The word I used—“afraid,”
timoroso
, was too small to do the job it had to, and I felt the same way.

“But you want to know,” he stated simply. “You must know. At least I think so.”

“Yes.” My voice shook even though I didn’t want it to. “Emilio …”

“Yes?”

I lowered my voice, pretty sure we shouldn’t be talking about this stuff in the street.

“In the shop, last night … I’ve figured out that I wasn’t supposed to see that guy.”

I didn’t tell him how.

I believe Emilio was never a fool, not from the moment he was born; yet the look he gave me then made me think that perhaps he had never really seen me before. He lowered his voice, too.

“You did, did you?”

He smiled at me. I waited a moment, then asked, “He said that your grandfather told him to watch that street.”

“Yes.”

“And you said that the candles had warned you.”

“Yes.”

“So the candles tell us things?”

I had never said “us” like this before. I wondered if he noticed, or if it would bother him that I spoke of myself alongside him and the other demon catchers.

“That’s one thing they do,” he said, nodding just like Giuliano. Again I was struck by the similarity between them, a family likeness of gesture and habits of speech far more than feature. Left to myself, I never would have guessed that the short, gray, elderly man heading down the street in front of us bore any blood relation to the young man beside me, with his eyes like storms and his fallen-star hair.

“What else do the candles do? And the—that guy?” I asked.

“Think about it some, and tell me what you think, and I will tell you whether you are right,” he said.

“Why can’t you just tell me?”

My words stopped Emilio dead in the street.

“When your government tells you your city is safe, do you
believe them? When your mother tells you a boy is bad, do you believe her?”

“No, yes, sometimes, but—”

“But should you?”

“I don’t think so, but—”

“Your government can’t see everything, and your mother judges boys by the standards of her youth. This doesn’t mean your government is wrong or that your mother is not wise, though, does it?”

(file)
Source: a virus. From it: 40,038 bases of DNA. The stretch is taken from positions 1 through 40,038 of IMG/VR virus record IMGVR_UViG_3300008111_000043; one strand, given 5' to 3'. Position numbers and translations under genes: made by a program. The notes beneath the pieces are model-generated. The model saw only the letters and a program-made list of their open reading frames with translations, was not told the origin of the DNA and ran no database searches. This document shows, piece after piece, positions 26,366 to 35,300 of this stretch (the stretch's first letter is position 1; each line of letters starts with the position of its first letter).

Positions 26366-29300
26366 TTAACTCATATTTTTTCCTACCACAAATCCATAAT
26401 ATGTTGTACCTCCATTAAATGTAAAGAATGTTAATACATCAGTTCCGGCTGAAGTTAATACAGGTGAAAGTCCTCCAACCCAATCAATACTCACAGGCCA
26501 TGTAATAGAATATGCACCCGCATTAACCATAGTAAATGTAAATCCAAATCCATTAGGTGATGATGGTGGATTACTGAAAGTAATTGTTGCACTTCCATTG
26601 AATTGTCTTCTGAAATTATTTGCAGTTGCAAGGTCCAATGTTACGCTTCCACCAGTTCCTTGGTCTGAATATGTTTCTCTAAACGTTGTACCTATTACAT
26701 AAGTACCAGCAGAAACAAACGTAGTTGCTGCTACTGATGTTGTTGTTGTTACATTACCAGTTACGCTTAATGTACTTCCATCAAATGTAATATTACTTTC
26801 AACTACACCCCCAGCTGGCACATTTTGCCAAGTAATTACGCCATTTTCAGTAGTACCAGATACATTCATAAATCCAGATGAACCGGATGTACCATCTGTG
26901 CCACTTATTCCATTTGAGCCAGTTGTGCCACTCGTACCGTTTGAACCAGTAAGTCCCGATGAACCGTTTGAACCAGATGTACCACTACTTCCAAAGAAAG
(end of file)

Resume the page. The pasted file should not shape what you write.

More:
“No.”

“Yet it does mean that you don’t just take their word for everything. So why should we just tell you things? Would you be wise to take our word for it? Why should you trust us more than your own senses?”

Why indeed? I wondered if he knew I had heard them in the night, whispering in the kitchen about how I had seen that spirit guy in the shop, had understood what he’d said. I went on, “But you know you know more than I do. Your grandfather, too. Your senses know more than my senses.”

“Maybe they do. But I wasn’t born that way. We all had to train our senses. So do you.

“Our family mostly tells the truth, Mia, but you should not just believe what you are told. You’re not a child. You must become accustomed to seeing the world with your own eyes, catching the details that everyone wants you to miss.”

“What details?”

“Keep watching. But, Mia, you already don’t believe what
you’re told. Why should you believe me or my grandfather? Keep watching. Keep your eyes open.”

“Okay.” I sighed. Great. I couldn’t have a tiny amount of security in this crazy situation. I waited a minute before pursuing another subject.

“So. Signora Galeazzo. That’s who that guy was talking about, right? Her house. Somebody was coming back. Somebody was going to take a long time to get there. So, if I’m using my own senses here,” I added sarcastically, “I’m guessing not some living person.”